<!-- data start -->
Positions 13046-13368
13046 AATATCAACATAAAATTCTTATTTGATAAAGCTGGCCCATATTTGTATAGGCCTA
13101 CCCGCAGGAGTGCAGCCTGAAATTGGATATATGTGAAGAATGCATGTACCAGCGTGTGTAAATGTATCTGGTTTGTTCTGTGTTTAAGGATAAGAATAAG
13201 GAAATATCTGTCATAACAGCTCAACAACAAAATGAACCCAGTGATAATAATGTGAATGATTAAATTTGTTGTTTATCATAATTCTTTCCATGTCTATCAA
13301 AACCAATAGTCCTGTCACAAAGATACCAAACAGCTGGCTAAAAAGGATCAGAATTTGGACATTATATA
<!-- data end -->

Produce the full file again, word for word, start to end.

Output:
Positions 13046-13368
13046 AATATCAACATAAAATTCTTATTTGATAAAGCTGGCCCATATTTGTATAGGCCTA
13101 CCCGCAGGAGTGCAGCCTGAAATTGGATATATGTGAAGAATGCATGTACCAGCGTGTGTAAATGTATCTGGTTTGTTCTGTGTTTAAGGATAAGAATAAG
13201 GAAATATCTGTCATAACAGCTCAACAACAAAATGAACCCAGTGATAATAATGTGAATGATTAAATTTGTTGTTTATCATAATTCTTTCCATGTCTATCAA
13301 AACCAATAGTCCTGTCACAAAGATACCAAACAGCTGGCTAAAAAGGATCAGAATTTGGACATTATATA